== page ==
168 thoughts on “Pixel Scroll 1/25/16 The Depixellated Man

  1. I’m fond of my “You’ve read my T-shirt. That’s enough social interaction for one day” shirt. Comes in handy sometimes.

  2. As a follow-up to my comments on “How I Survive Cons” I’d like to note that Sasquan was an unmitigated delight for me. In large part, that was possible because I’d deployed my survival skills in advance. I’d drawn up a list of “people I’ve never met in person before but know online well enough to introduce myself to”. An actual physical list, lest my brain go blank. I set up a couple of specific “let’s meet at this time and place” with people on that list. (This isn’t to say that I was ignoring people I already knew in person, but I always feel like I’m being a tag-along if I only rely on existing connections.) And I’d sketched out social plans for all dinners.

    ConnieJo, if you decide to give it another shot, groups like this blog are a useful place to ask about meet-ups at particular conventions. Not necessarily “is there going to be a File 770 meet-up” but “I’m going to be at such-and-such a con and would like to make arrangements to meet up with other people.” I find it helps to make specific concrete plans so that specific people are expecting me and I don’t feel like I’m butting in.

    I don’t mean any of this to imply that the responsibility for feeling included is entirely on the person who feels left out. But the reality is that we can only focus on the parts that we can control.

  3. I wonder what George Lucas would say about Rothman’s ~explanation of Star Wars….

  4. Admittedly (man, that was harder to spell than it should’ve been…but I digress), I’ve only been to one Worldcon (Sasquan) and a handful of Dragon*Cons (but that was in high school, 10+ yrs ago), but I find the whole “breaking into the circle” business really difficult. Not only at cons, but in general. At work and with friends, it is so easy to be sociable/funny/insert-other-verbs-here, but when you’re around strangers, even those who share the same interest, I don’t get how you “break-in”, aside from talking to the person sitting next to you at a panel.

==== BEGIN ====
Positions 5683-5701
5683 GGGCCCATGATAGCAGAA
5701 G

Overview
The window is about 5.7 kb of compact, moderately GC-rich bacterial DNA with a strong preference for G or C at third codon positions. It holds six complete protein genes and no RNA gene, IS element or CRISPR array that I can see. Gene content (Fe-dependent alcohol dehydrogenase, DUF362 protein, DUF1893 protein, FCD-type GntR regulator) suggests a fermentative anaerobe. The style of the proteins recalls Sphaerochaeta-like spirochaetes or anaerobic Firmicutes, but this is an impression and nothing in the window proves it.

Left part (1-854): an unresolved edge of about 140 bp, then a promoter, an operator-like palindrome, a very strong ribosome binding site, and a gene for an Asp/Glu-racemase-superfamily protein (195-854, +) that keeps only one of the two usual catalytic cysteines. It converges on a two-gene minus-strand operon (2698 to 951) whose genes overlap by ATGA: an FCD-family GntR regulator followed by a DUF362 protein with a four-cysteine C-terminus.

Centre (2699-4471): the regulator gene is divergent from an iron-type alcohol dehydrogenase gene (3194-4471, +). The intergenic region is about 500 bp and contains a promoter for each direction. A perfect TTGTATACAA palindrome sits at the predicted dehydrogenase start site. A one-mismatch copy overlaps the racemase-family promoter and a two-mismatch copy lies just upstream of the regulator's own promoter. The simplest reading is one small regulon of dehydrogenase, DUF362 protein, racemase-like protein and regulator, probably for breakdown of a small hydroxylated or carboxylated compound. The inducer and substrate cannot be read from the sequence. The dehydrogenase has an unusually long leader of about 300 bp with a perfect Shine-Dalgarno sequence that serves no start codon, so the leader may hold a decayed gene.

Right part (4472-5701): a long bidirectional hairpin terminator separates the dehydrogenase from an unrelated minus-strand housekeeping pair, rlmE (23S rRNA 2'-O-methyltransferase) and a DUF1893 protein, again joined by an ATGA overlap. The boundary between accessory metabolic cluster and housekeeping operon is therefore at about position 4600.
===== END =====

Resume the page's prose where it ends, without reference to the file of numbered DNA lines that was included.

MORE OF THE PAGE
I have so many interesting things to say, listen to me! Actually, I don’t want to be “that guy” so I’ll just sit quietly over here.

  5. ConnieJo

    I hope you have a wonderful time at Conclave.

    I generally make it to about three cons a year (OVFF, GaFilk and FilkOntario) and would be more than happy to introduce you around if we overlap.

    I know when I am at a con I am 1) around people many of whom I have known for more than a decade 2) who I often haven’t seen for six months to a year, which is a combination that makes me (and perhaps other fans) easily distracted from welcoming new people as I ought. That is something that I and I think other fans need to work on more.

    I am not a fan that other fans will listen to in a lot of fandom, but as far as filk goes I think I can open a circle, as Hampus puts it, and I will try to do better.

    And access for everyone and not just the able bodied is also something that convention organizers are only starting to work on, but it is important and will probably only become more so.

    I hope that you will find future conventions more welcoming and easier to navigate.

    And putting on my turnsignal now as I change lanes…
    @Heather Rose Jones,

    I need to wait until my computer is done backing up before I can download your story and transfer it to my Kindle but I look forward to reading it!

    Also @k_choll, Heather, if we’re ever at a con together I would love to meet you in person also!

  6. @Dex

    Yeah, the disconnect on fanfiction is largely due to the perception a lot of authors have that anyone writing fanfic wants to be a professional writer. In my experience, the reality is very different.

    Yep. I think the crucial fact is that pro authorship and fan-fiction writing are two distinct creative activities, closely related in the sense that they involve similar mechanics and skills, but otherwise not overlapping very much. Whether you want to spend your time pursuing one rather than the other, or some combination of the two, depends entirely on your personal objectives. Pro authors who are disdainful of fan-fiction often seem not to get this.

  7. (2) USING YOUR POWER
    I spent a few hours on the fringe of a Star Trek con decades ago, but Kansas City will be my first actual convention. I’m privileged in that I am reasonably comfortable in crowds, have no accessibility concerns, like talking to strangers and don’t have to husband my social capital in order to function well. I would still appreciate it if opening the circle was a thing more people did.

    @Heather Rose Jones – It’s a fluffy historical novelette entitled “The Mazarinette and the Musketeer” — a swashbuckling romp chock-full of bisexual women who are actual historic figures.

    Who doesn’t love a swashbuckling romp? I will certainly make time for it. I am currently reading The Mystic Marriage. It’s broken the hold Ancillary Mercy had on my imagination, which is a relief, because I was a little concerned there for awhile. For days, everything I read felt flat and unexciting.